The app is “an important piece of technology that helps people feel safe coming back to the office,” said Myrna Coronado-Brookover, senior vice president of asset services at Transwestern, a commercial real estate company, who helped oversee the introduction of the app in the building.
Building apps allow you to monitor how many people are using conference rooms, cafeterias, or parking lots to help improve your operations. This data collection is part of the larger move toward “proptech,” an approach to real estate that allows companies to track how many people are in different parts of a building, which can help save money on heating, cooling and lighting in unused areas.
But privacy advocates say they are worried about the collection of workers’ personal data.
Companies have tracked employee phone and computer use for years, but these apps “take employee surveillance to a new level,” said Lorrie Faith Cranor, an engineering and public policy professor at Carnegie Mellon University and director of the CyLab Usable Privacy and Security Laboratory.
The apps can cause stress for employees who feel their movements at work are being monitored, she said, especially if the system flags personal information such as when employees who don’t work together spend long periods in each other’s offices, or when someone is using the restroom frequently.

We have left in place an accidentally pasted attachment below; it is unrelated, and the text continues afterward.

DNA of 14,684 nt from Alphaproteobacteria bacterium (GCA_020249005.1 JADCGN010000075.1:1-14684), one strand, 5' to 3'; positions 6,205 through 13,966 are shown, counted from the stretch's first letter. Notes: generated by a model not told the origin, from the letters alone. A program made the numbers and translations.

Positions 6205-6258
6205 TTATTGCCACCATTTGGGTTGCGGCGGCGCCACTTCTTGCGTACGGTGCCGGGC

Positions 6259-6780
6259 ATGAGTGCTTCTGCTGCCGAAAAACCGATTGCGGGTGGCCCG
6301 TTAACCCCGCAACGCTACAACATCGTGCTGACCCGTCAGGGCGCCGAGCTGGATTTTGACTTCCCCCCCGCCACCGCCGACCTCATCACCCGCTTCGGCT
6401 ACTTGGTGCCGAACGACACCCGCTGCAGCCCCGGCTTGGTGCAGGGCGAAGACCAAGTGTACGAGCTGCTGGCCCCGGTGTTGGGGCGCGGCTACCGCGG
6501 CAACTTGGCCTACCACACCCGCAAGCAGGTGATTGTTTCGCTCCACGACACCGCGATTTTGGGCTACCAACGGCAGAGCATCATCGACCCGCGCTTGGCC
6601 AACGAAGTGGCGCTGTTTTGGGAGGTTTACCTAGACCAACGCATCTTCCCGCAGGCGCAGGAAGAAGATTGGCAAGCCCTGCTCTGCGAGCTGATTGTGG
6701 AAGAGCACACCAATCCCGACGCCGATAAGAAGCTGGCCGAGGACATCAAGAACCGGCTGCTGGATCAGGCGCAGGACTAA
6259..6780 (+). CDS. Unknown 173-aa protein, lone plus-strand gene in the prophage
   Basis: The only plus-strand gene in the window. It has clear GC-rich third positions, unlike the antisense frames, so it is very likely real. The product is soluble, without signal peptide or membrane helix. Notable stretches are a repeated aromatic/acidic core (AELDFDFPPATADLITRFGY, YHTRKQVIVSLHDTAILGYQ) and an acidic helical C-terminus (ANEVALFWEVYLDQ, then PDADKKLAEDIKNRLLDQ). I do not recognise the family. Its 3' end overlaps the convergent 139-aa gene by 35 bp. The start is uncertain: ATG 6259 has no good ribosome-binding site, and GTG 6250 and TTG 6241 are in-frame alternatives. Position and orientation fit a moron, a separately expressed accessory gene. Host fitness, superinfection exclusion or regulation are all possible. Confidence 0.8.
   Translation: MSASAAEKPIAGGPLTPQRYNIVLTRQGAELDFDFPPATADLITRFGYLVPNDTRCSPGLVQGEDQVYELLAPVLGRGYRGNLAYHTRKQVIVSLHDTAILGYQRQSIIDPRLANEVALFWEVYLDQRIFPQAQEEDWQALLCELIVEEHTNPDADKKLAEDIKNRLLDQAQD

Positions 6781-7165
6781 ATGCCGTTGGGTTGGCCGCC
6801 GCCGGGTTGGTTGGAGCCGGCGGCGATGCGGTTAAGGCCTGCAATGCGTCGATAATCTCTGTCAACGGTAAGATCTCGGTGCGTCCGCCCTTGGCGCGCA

Dr. Cranor stated that companies should be transparent about the information they track, how they use it, who has access to it, and why. She stated that privacy practices should be different depending on the type and source of the data. This is because the more personal the data, then the more restricted access should be.
Paul Rohmeyer, a professor from the Stevens Institute of Technology, advised that companies using building apps anonymize data whenever possible to reduce privacy concerns. While it may be necessary to identify individuals in certain situations, such as when contact tracing or investigating a crime on the property’s, the system default should not be to identify all employees at once.
Dr. Rohmeyer stated that tracking software used in building apps should also be limited for other reasons. Corporate espionage hackers might be able to identify business processes and what type of deals are being made by tracking who is attending meetings, for example. They may also track senior leaders’ routines.
Source: NY Times